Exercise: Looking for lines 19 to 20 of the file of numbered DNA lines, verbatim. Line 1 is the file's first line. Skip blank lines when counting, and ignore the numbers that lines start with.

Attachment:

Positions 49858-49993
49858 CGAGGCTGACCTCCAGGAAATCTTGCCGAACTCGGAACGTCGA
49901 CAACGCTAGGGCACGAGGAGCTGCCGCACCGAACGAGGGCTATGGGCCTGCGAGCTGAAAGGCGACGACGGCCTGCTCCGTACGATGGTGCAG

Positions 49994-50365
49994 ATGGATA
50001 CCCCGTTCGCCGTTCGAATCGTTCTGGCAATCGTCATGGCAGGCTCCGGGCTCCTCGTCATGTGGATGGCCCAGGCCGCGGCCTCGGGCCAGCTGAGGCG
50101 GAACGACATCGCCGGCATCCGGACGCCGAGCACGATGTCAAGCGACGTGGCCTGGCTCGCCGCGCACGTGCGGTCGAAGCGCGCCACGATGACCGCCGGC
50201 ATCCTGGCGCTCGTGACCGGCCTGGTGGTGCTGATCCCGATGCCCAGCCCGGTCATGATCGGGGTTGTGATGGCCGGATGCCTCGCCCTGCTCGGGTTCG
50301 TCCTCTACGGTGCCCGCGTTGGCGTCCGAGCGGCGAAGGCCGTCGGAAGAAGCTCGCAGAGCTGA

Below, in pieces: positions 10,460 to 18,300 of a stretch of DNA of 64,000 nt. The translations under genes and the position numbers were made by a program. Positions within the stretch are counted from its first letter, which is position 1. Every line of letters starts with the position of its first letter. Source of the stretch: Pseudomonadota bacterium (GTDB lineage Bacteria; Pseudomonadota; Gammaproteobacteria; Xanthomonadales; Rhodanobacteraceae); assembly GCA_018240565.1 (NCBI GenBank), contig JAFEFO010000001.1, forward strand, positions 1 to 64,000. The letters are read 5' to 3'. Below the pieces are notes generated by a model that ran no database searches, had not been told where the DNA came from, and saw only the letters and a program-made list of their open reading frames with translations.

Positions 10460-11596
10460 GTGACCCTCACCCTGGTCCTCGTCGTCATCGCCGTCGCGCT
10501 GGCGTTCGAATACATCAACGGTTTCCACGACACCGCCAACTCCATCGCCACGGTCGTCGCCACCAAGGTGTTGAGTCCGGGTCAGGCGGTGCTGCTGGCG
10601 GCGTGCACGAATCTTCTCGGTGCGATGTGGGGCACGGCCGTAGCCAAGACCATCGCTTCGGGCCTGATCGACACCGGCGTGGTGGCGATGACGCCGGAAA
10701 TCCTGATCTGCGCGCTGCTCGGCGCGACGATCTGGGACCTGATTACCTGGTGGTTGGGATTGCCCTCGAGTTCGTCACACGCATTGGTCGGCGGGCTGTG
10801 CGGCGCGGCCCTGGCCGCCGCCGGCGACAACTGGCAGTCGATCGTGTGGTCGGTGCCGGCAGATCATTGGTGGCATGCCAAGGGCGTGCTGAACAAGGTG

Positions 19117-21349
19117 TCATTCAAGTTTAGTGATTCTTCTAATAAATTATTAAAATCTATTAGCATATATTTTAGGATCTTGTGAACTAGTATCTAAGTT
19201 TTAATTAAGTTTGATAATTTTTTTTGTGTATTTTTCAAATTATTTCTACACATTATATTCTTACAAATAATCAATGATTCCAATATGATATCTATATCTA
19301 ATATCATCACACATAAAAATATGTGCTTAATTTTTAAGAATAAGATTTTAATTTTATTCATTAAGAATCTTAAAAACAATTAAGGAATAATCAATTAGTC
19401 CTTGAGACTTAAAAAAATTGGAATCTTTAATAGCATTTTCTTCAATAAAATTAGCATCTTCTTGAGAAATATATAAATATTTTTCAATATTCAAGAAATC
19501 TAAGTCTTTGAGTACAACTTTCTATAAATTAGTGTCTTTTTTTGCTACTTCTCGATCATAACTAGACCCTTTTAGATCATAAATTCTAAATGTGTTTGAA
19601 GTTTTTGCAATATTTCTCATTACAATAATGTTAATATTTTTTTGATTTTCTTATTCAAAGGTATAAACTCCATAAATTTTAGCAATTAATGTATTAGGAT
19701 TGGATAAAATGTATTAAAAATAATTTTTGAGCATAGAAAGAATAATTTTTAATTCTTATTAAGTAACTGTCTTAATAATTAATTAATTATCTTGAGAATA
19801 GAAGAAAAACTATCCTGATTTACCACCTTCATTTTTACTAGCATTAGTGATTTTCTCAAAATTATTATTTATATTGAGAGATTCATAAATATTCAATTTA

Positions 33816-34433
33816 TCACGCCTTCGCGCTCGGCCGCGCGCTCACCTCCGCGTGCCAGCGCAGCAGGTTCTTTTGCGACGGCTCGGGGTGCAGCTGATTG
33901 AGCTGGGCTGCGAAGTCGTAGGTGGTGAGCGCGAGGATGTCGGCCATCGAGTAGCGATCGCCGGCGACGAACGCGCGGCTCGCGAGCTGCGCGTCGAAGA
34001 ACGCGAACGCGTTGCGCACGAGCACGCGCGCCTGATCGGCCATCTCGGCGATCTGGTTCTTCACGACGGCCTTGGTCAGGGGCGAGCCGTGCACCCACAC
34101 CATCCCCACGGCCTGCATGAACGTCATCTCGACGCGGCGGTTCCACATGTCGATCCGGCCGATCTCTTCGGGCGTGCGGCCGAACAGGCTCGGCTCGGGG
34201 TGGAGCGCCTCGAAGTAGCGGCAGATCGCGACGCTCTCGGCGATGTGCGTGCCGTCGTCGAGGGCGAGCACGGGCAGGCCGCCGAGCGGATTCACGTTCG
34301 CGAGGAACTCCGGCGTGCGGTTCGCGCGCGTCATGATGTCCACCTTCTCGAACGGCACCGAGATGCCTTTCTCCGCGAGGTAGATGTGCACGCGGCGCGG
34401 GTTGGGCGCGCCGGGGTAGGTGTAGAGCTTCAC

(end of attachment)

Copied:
19201 TTAATTAAGTTTGATAATTTTTTTTGTGTATTTTTCAAATTATTTCTACACATTATATTCTTACAAATAATCAATGATTCCAATATGATATCTATATCTA
19301 ATATCATCACACATAAAAATATGTGCTTAATTTTTAAGAATAAGATTTTAATTTTATTCATTAAGAATCTTAAAAACAATTAAGGAATAATCAATTAGTC